When you see geese flying in a “V formation, you might be interested in knowing what scientists have discovered about why they fly that way. It’s been learned that as each bird flaps its wings, it creates uplift for the bird immediately following. By flying in “V” formation, the whole flock adds at least 71 percent greater flying range then if each bird flew on its own.
Basic Truth #1: Like geese, people who share a common direction and sense of community can get where they are going quicker and easier because they are traveling using the power of one another.
Whenever a goose falls out of formation it suddenly feels the drag and resistance of trying to go it alone and quickly gets back into formation to take advantage of the lifting power of the bird immediately in front.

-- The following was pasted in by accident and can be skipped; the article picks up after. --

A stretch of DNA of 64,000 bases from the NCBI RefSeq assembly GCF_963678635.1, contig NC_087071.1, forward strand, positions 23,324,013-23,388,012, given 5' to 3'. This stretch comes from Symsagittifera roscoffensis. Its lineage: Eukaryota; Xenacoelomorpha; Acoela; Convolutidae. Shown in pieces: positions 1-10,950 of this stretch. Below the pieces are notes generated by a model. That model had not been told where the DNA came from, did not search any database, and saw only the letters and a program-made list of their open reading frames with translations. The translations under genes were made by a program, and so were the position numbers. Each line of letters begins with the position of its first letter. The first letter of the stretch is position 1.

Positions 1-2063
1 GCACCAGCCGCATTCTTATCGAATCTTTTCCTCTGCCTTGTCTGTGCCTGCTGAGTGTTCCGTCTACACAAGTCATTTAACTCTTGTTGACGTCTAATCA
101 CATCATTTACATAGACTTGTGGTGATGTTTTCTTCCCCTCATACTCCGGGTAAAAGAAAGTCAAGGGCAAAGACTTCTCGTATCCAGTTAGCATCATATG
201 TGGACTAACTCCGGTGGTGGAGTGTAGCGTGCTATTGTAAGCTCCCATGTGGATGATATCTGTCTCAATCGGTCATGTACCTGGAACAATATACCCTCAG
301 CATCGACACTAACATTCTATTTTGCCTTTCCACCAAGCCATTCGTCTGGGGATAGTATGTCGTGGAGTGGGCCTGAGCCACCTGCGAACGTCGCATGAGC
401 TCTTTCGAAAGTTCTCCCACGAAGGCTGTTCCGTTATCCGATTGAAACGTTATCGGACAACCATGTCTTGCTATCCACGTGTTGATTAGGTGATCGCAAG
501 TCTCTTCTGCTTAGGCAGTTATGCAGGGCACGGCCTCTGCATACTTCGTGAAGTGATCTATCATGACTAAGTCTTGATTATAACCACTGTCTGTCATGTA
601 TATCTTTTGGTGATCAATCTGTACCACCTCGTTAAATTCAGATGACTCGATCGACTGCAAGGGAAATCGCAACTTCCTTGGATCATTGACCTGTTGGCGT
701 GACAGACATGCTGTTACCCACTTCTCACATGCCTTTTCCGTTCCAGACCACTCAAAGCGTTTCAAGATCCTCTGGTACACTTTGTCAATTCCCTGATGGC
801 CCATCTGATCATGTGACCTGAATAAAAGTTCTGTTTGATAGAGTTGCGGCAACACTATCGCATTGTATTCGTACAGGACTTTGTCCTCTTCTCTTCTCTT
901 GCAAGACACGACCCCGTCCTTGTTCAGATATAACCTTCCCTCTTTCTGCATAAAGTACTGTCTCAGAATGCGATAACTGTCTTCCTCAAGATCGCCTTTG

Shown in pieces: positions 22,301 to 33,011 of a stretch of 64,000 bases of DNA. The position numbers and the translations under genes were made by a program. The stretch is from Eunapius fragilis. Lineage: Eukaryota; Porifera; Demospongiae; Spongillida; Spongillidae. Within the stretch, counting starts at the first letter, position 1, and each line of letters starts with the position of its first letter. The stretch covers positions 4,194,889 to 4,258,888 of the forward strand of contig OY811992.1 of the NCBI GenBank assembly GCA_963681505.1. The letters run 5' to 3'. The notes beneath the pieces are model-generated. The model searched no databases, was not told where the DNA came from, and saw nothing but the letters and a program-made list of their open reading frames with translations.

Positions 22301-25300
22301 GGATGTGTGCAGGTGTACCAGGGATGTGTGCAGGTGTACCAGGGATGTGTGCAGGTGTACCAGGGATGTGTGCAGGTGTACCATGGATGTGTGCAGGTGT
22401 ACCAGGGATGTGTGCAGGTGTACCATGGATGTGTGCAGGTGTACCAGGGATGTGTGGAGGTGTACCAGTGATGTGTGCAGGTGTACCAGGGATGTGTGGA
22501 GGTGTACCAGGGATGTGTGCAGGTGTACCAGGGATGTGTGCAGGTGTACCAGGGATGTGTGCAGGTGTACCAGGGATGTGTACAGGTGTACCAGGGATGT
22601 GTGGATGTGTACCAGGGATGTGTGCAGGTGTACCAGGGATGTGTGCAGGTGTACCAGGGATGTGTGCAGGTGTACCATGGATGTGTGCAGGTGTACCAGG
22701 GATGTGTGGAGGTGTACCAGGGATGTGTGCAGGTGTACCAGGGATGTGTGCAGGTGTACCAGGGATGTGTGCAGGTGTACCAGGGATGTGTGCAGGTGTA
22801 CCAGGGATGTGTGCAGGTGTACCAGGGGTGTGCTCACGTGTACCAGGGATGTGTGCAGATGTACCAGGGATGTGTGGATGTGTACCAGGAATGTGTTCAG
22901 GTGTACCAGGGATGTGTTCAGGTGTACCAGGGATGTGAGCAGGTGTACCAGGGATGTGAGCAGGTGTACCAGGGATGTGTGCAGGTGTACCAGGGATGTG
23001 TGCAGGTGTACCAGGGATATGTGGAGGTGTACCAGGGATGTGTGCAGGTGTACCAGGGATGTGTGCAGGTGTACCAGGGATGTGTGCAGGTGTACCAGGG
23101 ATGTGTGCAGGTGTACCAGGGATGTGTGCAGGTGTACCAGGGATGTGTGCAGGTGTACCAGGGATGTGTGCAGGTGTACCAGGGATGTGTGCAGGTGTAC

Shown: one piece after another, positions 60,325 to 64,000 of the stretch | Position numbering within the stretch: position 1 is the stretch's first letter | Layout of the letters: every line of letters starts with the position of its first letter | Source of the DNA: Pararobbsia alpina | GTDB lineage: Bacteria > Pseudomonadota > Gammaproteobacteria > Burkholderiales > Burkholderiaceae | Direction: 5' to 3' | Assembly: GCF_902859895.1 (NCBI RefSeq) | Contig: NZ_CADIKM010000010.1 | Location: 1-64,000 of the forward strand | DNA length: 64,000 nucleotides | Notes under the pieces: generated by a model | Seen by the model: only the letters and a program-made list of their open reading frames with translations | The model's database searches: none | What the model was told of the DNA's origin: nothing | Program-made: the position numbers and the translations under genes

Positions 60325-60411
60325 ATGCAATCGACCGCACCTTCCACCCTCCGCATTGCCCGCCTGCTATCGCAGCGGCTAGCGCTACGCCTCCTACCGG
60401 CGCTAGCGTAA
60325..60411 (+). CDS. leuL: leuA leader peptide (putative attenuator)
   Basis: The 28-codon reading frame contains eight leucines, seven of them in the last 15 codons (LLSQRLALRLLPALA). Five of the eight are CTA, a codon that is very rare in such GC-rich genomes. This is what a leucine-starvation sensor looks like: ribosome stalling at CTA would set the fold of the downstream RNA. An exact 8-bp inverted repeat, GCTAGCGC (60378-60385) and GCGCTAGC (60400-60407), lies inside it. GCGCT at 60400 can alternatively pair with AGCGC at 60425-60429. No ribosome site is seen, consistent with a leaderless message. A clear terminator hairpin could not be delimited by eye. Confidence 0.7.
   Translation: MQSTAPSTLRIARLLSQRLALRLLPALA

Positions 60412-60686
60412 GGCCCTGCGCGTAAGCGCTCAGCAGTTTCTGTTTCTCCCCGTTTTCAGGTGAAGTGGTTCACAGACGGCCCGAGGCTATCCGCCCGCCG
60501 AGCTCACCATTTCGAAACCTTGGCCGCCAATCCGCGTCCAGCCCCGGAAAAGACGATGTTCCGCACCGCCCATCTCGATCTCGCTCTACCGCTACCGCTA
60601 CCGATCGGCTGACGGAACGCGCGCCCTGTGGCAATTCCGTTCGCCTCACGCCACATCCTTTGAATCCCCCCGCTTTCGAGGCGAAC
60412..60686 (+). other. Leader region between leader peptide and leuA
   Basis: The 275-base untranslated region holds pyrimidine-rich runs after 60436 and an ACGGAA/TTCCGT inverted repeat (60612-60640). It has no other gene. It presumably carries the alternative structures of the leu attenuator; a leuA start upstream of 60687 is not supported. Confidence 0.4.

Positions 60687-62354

Basic Truth #2: There is strength and power in numbers when traveling in the same direction as others with whom we share a common goal. Those elements that help guide our direction don’t do any good unless they are communicated. Communication is not just putting information out, it’s about facilitating and ensuring that the information is heard and understood.
When the lead goose gets tired, he rotates to the back of the “V” formation and another goose flies point.
The geese honk from behind to encourage those up front to keep up their speed.